Have you ever felt like you couldn’t focus on what you need to get done on your business? Yes, note the word “on” as in the important work on your business vs. the day-to-day work in your business.
You’re not alone, and a lack of focus to get done what needs to get done by both you and your team is robbing you and your business.
For example, team members are spending on average 5 hours a day on email alone not to mention the biggest time suck of all… pointless meetings (during which your team is — you guessed it — likely trying to stay on top of their email!) All of that is time stuck in the business that could be better spent on the business.
There is hope. And you can do better.
In Yoga, we have a word “Drishti” (Sanskrit दृष्टि) that refers to the focused gaze or focal point that is used to deepen your practice during yoga asanas (postures).
The story behind the yogic word “Drishti” can be traced back to the origins of yoga in India when in ancient times, yogis and sages devoting themselves to the pursuit of self-realization and enlightenment discovered a powerful technique.
They discovered that by directing their gaze in a specific way, they could deepen their concentration, improve their awareness, and experience a profound connection between the mind, body, and spirit.
The concept of drishti is often mentioned in ancient yogic texts such as the Yoga Sutras of Patanjali. According to Patanjali, drishti is one of the most powerful tools for refining your state of consciousness and achieving a state of both stillness and tranquility.
Within the eight limbs of Yoga, drishti is a connection between dharana, getting ready for meditation by focusing on a single point either internally or externally, and dhyana, actual meditation.
In the practice of yoga, drishti is used in conjunction with specific postures to train the mind to focus and redirect attention inward.
Different yoga styles have their own variations of drishti. For example, in Ashtanga Yoga, there are nine different points of gaze, each corresponding to a specific asana. These points range from the tip of the nose to the navel, thumbs, or upwards towards the sky.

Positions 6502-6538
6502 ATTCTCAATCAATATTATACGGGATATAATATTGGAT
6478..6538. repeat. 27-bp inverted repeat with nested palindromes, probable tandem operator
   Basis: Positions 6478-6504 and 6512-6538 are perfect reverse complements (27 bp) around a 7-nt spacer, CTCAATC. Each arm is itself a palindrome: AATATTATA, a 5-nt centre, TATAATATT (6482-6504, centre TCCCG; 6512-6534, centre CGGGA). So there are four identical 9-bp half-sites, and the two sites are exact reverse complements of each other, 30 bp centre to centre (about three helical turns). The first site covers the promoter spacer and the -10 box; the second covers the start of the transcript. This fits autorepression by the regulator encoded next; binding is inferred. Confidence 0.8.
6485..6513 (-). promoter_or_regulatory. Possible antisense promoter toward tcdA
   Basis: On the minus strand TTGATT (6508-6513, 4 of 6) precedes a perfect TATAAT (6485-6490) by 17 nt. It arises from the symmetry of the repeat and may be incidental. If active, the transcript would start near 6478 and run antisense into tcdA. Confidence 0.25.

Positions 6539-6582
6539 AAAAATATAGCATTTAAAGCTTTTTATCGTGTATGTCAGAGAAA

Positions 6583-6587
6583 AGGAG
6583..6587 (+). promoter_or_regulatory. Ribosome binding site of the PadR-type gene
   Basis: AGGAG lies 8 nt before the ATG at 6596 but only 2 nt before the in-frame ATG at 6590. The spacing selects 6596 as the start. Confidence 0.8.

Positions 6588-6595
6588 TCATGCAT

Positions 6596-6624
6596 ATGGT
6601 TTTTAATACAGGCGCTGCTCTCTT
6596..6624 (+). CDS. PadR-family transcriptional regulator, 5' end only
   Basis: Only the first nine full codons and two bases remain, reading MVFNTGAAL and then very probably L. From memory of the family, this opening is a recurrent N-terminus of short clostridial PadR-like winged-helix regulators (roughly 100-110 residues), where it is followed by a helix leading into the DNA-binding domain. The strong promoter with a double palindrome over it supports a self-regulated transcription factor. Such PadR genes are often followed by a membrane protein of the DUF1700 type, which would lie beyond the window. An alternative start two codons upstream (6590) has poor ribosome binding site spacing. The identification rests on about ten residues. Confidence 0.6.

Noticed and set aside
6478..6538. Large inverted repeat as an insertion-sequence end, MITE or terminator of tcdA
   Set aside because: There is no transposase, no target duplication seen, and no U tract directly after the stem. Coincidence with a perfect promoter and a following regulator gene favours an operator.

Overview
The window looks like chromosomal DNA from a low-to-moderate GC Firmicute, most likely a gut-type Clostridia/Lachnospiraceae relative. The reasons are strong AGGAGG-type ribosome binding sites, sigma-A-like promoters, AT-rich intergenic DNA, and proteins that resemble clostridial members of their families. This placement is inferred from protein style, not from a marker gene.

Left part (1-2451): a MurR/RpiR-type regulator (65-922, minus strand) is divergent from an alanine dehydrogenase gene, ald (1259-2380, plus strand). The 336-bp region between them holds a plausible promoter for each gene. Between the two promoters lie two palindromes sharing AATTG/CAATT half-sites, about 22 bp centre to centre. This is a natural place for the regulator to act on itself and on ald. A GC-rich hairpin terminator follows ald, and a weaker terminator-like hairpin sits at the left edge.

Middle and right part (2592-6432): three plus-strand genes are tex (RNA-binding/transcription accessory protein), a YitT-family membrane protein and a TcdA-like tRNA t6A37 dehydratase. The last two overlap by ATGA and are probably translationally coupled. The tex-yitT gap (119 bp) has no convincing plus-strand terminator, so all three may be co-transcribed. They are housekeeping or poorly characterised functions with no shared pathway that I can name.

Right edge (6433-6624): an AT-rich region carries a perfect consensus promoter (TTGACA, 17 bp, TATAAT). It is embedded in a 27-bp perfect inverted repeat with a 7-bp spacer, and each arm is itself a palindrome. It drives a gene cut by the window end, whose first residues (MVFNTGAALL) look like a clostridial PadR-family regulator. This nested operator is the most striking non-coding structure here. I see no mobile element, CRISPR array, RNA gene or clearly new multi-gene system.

By fixing the gaze on a particular point, whether it’s an external object or an imaginary point, you calm the fluctuations of the mind and enter a state of heightened awareness.
The intention behind practicing drishti is to cultivate a single-pointed focus, concentration, and inner stillness. It helps to anchor the mind, prevent distractions, and create a state of harmony between the physical body and the mind.
Today, drishti continues to be an integral part of the yoga practice, not only for its physical benefits but also for its ability to bring about a deeper sense of mindfulness and connection. It serves as a reminder to keep the gaze inward and to stay present in each moment — both on and off the mat.
Wouldn’t that same kind of focus be powerful in your business, too?
Applying Yogic Drishti to Your Business
So how do you apply drishti to your business? Or use your improved drishti from your practice in business?
By practicing drishti, you develop the ability to maintain unwavering focus on a specific task or goal. In your business, this focused attention can do more than improve productivity, efficiency, and decision-making.
Remember those times where you questioned a decision you made? Or a mission you set out on? When you had a month that didn’t go as planned, or a project that got off the rails, or that client that challenged a process of yours that normally works without fail, making you question everything?
This unwavering focus reminds you of the objective you’re after and helps you stay on track.
Clarity of Vision
Yogic drishti involves directing the gaze to a specific point — either internally or externally — which clears mental clutter and brings clarity to your thoughts. This gives you a huge advantage when you sit down for your business planning, creative strategy session, or making important decisions.
(You DO make time for business planning and strategy, yes?)
More than just having mission, vision, purpose and values, you want to be using those in guiding your decision making. Starting off your meetings or decision making times with a refresh of these is a great way to use drishti to focus on your guides.
The Dwyer Group famously reviews one of each of their 4 core values before any company meeting with 3 or more people. Share the value. Tell a story about where you saw a value come into play recently. Or discuss why one of the values is important. Then you start your meeting. That is drishti in action!
Improved Presence and Communication
When you practice drishti — both on and off the mat — you learn to be fully present in the moment. This translates into better communication, active listening, and building strong connections with clients, colleagues, and stakeholders.
We’ve all had the experience of not being heard. We’re saying something, but it’s just not landing, and — big surprise — the other person is looking at their phone or trying (and failing) to multi-task. Don’t be that person.